Standard Window Sizes: Average window sizes in the UK
Thinking of replacing the windows in your home but not sure what size windows you need (or want)? Measuring up for new windows isn’t everyone’s cup of tea. But we’re here to help guide on along the right path, by looking at what the standard window sizes in the UK are.
Whilst there are some common window sizes in the UK, it is important to bear in mind that many homeowners opt for a more bespoke size, allowing them to customise their home as they see fit.
We will take a look at common uPVC window sizes used for uPVC windows, though these are generally shared with other window materials as well, including aluminium and timber windows.
What are the standard window sizes in the UK?
uPVC windows come in all sorts of shapes and sizes.
If you’re thinking of replacing your existing windows, it’s recommended that your replacement windows are the same size as the existing windows, unless of course, you’re trying to achieve a specific benefit.
Let’s take a look. We will start with the largest sizes and work our way down.
Average window heights
Common uPVC window heights in the UK include:
- 1,500 mm
- 1,350 mm
- 1,200 mm
- 1,050 mm
- 600 mm
- 450 mm
Average window widths
Common uPVC window widths in the UK include:
- 1,770 mm
- 1,200 mm
- 915 mm
- 630 mm
- 488 mm
Don’t be put off if you want something larger or smaller. Window sizes can vary from property-to-property, and whilst the window sizes we have listed are some of the more common sizes found in the UK, they are by no means your limits.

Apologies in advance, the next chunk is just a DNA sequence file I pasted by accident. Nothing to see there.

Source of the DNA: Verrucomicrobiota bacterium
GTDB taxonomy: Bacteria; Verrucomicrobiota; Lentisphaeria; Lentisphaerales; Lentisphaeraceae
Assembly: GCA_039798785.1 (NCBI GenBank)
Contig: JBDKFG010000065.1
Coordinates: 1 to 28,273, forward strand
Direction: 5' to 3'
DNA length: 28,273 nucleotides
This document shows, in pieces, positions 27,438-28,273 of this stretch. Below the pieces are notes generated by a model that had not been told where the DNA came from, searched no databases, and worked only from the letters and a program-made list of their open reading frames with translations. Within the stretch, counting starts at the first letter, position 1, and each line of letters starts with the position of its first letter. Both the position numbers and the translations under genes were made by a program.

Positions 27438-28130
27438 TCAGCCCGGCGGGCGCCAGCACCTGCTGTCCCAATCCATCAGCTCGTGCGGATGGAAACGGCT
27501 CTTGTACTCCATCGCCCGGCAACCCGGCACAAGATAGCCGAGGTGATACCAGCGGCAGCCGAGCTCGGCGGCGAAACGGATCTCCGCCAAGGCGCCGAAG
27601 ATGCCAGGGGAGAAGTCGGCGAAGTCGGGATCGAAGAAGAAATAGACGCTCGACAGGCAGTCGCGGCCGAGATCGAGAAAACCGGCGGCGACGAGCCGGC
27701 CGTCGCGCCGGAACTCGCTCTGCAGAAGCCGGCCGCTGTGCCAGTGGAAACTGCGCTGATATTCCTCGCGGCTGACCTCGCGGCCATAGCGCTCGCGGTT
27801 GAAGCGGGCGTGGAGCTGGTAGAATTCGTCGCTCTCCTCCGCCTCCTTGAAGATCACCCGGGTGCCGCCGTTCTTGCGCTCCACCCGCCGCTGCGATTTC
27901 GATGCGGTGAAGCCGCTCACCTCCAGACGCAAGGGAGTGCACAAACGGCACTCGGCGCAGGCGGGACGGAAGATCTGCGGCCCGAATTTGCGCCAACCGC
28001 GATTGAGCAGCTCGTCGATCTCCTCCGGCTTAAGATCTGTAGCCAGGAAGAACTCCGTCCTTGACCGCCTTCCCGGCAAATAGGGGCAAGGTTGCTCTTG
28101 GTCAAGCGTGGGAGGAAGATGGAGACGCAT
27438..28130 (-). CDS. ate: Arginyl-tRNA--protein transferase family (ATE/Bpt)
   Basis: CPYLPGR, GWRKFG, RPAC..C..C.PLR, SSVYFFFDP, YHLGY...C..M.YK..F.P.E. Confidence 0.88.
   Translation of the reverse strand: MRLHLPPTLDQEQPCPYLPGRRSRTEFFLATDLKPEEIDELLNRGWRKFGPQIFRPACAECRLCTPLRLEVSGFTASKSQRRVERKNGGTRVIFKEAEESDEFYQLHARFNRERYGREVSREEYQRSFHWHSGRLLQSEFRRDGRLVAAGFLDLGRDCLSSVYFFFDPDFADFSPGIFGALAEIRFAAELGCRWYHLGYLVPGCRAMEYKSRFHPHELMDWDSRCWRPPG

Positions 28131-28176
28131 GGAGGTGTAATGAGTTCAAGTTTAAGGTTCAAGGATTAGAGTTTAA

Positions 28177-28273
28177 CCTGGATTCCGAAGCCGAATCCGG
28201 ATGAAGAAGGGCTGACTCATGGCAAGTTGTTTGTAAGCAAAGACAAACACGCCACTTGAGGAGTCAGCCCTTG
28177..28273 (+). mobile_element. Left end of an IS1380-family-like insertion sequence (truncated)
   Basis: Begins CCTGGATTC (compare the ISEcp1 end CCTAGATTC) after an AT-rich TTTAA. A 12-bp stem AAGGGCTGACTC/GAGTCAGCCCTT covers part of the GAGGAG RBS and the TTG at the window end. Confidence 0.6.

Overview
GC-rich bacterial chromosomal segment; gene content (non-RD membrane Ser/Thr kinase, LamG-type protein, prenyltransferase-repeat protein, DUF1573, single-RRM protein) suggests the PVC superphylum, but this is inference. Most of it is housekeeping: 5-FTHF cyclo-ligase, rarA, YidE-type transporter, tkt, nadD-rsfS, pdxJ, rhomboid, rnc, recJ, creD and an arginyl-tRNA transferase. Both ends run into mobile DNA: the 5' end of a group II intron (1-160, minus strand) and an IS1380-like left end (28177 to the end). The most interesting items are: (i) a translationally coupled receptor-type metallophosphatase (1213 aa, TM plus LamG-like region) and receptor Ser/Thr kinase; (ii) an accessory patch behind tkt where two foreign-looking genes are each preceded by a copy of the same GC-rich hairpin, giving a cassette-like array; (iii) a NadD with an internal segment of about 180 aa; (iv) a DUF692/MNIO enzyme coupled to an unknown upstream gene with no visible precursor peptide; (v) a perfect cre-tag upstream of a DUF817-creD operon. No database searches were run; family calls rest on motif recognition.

Many window installers will offer a made to measure option, where they will come out and measure the size of window that you’re looking to have fitted, and then will have that exact size manufactured.
Should I choose larger or smaller windows?
The size of window you choose can depend on many factors, including where the window will be placed in the property, and how much natural light you would like in your home.
Generally speaking, bathrooms and kitchens tend to have smaller windows, whereas larger windows will be placed at the front and back of the house, usually in the living room and conservatory.
Are you finding that some rooms are a little dark during the day? If that’s the case, a larger window might beneficial, as more natural light will be able to enter the room. This could inadvertently save a little bit on energy bills, as you’re not having to keep the lights on for as long during the Summer days.
Design your windows online
Did you know that it is possible to enter the window sizes that you want online and design your windows, all from the comfort of your home?
From entering the sizes, to picking the colour of the window frames, and adding accessories, our online window design tool will let you see how your window will look, and then receive a quote from 3 local companies.
Not looking for a window installation service? Take a look at uPVC windows supply only if you’re into DIY or in the trade.